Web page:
Compared to my Australian PGDip Business, which was designed around Australian issues, the UK MBM was dedicated to UK / British type business problems. We on the MBM studied "EGG" a online financial company, while in PGDip Business we studied a New Zealand thermal underwear company - both were outsourcing goods and production in different ways, in different markets. So programs reflect their country of origin - that is the case with the MBM too. That is great if you come from the Far east, as you come with a new way of thinking about business. Most Far Eastern programs "emulate" the US MBA style. The MBM is NOT an MBA - it is a stepping stone toward the MBA.

The UK AMBA views the MBA as a practitioners degree, you practice what you do, and the MBM reflects that too - however its not a fully fledged MBA. If you do complete the degree, l would advise you to focus on things that suit your previous education, as that is where the MBM can complement your skillset in. I would also advise you not to jump into a MBA afterwards and focus on developing other skills. One of the French graduates, completing the M1 (BSc Hon) from Montpelier, who then completed the MBM at Strathclyde recently started to study for a PGCert in Creative writing - while he works in a international marketing role - it seems a strange combination, but its because a lot of his work, is to deal with specialized English speaking journalists and writers, who write articles for high end Millionaire magazines.

I think if you do go for it, you will not regret it.

The problem l forgot to mention is that team work - there are many team simulations don't work. They just don't work, because unlike a normal organization, where there is direct control from a line manager, that does not exist - instead there is gossip, secret back stabbing and spying going on in the teams. Many Indian students are not engaged in the team work, and are more interested in informing on you - as it was in my case. The teams suck - they are not representative of modern SME's or multi-nationals that adopt a matrix structure. That is one weakness in the program. Another weakness in the program is that there is no career development and advise which is a big issue nowadays, like l had with my PGDip in Business. I personally think that Strathclyde should push 4 modules online, in addition to their good MBM program, and once those modules are complete, and they have been graded - then you can join the program. However that would make the program more expensive, and longer than other competitor programs. I actually think the AMBA which has the idea that not to regulate and let schools self regulate programs they accredit is the way to go, should only offer their AMBA accreditation to the MBM program where 4 modules placed online, and 12 modules taught at the Uni. The reason why l believe this is a good thing, is that, it can allow schools to access students before they come, and they can better gauge their skills level, while also enhancing the scope of the program. Like teaching about employment relationships and career management, digital business, international trade law (not WTO rules) and maybe something else. Bob is my uncle! I also believe that pushing four modules online would prepare students to work independently and not depend on other team members to do their work for them (as was the case in Strathclyde), giving them the taste of what lies ahead. Many international students come to party and not study - this is not a party school, the work load is high...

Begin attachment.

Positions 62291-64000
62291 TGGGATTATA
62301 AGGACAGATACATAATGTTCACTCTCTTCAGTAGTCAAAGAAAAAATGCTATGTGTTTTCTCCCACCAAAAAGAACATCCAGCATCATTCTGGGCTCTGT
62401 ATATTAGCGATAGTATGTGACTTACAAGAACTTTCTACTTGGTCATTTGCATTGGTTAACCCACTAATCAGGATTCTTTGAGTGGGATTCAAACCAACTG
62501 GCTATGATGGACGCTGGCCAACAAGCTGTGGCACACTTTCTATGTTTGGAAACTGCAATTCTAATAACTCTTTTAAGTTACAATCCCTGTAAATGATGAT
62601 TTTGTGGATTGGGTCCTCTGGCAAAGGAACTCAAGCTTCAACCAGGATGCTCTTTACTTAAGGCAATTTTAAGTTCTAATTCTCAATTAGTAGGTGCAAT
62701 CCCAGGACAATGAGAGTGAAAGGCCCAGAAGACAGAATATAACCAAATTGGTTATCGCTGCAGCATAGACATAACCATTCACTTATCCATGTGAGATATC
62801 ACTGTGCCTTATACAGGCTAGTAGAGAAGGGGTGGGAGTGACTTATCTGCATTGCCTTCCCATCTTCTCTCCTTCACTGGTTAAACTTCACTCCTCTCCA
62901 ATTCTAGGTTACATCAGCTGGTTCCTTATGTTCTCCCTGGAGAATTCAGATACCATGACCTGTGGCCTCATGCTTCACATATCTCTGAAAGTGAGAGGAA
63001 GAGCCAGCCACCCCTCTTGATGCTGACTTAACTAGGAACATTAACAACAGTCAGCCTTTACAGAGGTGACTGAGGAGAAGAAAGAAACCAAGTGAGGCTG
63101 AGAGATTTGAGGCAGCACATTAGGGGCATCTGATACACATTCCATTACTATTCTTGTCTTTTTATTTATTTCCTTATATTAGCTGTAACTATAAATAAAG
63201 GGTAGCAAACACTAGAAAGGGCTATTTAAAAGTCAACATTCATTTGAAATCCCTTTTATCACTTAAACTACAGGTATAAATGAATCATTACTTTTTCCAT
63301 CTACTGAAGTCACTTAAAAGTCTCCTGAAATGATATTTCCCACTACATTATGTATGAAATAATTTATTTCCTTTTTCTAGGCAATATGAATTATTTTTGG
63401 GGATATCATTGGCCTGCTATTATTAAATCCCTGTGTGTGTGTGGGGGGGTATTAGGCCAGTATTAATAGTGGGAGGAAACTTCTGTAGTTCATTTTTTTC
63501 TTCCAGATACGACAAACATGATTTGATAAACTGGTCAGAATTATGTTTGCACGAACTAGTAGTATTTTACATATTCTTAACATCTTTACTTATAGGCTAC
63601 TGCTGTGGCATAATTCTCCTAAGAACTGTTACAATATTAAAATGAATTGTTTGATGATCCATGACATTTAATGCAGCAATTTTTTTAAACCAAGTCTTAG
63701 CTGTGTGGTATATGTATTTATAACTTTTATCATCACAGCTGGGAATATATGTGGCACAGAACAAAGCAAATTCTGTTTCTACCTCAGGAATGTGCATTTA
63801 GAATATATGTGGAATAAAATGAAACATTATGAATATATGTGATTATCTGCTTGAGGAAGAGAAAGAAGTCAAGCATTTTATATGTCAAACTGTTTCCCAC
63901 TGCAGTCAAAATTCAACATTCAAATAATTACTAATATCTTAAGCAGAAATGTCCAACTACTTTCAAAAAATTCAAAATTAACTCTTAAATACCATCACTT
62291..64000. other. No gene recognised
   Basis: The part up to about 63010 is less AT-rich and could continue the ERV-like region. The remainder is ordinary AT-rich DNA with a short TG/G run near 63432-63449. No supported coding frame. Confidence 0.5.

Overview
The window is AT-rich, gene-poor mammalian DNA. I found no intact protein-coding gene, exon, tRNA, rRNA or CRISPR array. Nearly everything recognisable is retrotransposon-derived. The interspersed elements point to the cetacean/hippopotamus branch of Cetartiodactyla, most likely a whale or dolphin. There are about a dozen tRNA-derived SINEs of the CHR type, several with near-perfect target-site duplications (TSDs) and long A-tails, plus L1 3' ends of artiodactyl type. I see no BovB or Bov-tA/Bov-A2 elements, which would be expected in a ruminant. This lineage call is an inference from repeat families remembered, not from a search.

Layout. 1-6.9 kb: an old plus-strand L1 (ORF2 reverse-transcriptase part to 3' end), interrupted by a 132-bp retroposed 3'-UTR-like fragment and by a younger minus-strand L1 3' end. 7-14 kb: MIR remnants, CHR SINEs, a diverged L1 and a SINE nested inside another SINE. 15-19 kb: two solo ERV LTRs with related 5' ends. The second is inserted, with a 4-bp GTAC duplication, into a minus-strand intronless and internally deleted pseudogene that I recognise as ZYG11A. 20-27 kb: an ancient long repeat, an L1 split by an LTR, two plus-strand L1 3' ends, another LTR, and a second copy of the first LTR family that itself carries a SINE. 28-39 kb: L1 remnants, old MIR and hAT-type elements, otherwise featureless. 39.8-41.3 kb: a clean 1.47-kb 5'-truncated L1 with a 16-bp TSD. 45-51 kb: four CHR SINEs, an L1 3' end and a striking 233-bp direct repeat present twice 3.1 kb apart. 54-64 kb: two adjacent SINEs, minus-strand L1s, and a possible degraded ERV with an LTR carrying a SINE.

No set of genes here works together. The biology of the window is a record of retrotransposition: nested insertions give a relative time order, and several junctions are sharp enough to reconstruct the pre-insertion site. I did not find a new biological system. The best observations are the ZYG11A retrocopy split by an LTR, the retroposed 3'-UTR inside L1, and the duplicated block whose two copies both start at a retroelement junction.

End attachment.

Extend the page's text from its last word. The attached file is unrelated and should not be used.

While l can write a lot about this program, during the period l was there, all in all its a good program. Finding work with the MBM is a wholly different kettle of fish. The point l am trying to make is that the MBM is one stepping stone, and that continuous learning is now becoming the norm in companies. Today companies hire you for a short time, and you need to work to keep on building your skill-set.